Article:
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English professor's new novel satirizes academic life
STANFORD -- So how are his faculty colleagues responding to John L'Heureux's fictional depiction of an unnamed university that is a $41.11 cab ride from SFO, set in lion-colored foothills and approached by a long avenue of palm trees?
"It's a little curious," George Brown, professor of English, said after L'Heureux read from his new novel, The Handmaid of Desire, at the Stanford Bookstore on Oct. 8.
"There are people in the department who read the book and say to me, 'I'm glad I'm not in there.'
"And I say, 'You're not?'
"And I, of course, recognize myself among the 'fools' who teach literature."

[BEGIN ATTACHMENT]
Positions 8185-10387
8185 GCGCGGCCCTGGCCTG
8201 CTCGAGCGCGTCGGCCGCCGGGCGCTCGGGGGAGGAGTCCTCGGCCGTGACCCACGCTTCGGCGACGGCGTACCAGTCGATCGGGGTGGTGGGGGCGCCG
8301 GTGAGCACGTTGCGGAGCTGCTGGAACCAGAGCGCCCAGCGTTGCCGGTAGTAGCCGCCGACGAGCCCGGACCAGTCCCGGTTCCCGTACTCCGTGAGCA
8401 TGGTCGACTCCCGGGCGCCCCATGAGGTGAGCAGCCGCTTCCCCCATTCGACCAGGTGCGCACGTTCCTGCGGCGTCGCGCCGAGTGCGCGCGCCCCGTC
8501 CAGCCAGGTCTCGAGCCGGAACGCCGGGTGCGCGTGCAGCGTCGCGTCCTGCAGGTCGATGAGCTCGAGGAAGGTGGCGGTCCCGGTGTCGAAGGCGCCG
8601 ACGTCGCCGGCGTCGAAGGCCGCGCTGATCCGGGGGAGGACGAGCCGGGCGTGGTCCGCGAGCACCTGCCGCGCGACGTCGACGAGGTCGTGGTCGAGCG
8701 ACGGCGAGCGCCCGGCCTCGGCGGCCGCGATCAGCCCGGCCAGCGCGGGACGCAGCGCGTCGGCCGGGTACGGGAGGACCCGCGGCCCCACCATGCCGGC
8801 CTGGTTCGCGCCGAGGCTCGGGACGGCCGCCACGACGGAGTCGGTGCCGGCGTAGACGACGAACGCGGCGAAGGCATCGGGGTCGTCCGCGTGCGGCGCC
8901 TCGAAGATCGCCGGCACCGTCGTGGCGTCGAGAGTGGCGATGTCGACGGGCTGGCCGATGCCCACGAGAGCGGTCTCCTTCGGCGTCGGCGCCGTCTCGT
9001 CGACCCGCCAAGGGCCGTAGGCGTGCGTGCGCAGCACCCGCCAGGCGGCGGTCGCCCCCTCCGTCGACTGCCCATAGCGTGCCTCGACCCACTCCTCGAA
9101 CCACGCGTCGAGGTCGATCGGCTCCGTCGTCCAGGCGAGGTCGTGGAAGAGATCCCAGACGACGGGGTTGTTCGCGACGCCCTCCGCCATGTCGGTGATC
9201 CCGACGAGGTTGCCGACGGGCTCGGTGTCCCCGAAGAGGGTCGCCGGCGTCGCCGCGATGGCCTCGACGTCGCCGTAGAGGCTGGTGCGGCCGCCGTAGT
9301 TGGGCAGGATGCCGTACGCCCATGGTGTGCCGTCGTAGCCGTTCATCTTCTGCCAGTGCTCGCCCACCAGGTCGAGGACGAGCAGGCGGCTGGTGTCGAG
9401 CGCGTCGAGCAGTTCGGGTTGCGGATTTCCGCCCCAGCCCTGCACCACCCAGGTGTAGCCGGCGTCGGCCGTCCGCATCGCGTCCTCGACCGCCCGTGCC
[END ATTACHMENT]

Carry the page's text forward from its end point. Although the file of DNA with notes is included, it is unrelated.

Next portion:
Brown has known L'Heureux since they were in graduate school together at Harvard University in the late 1960s.
"When he was a Jesuit, and when he was writing for the Atlantic, John always wrote with a satiric voice," Brown said. "His view of life is a bit sharp."
Martin Evans, professor of English, said The Handmaid of Desire gave him "a great deal of malicious joy."
And Al Gelpi said, "I haven't heard any grumbles in the department only chuckles."
"There has been a vague sense that John was doing something on the department, but he doesn't talk about his projects," Terry Castle said.
Her colleagues "have seen the potential for satire," Castle added, "but I don't think it bothered them. John is the Muriel Spark of the department and his ironic wit is one of the things people cherish him for."
While pretentious professors and clueless deans are front-line fodder for L'Heureux's rapid-fire satire, he picks off with equal relish the occupants of Presidential Hill and a bartender at a faculty gathering ("a fifth year student in comp lit and therefore very likely unbalanced").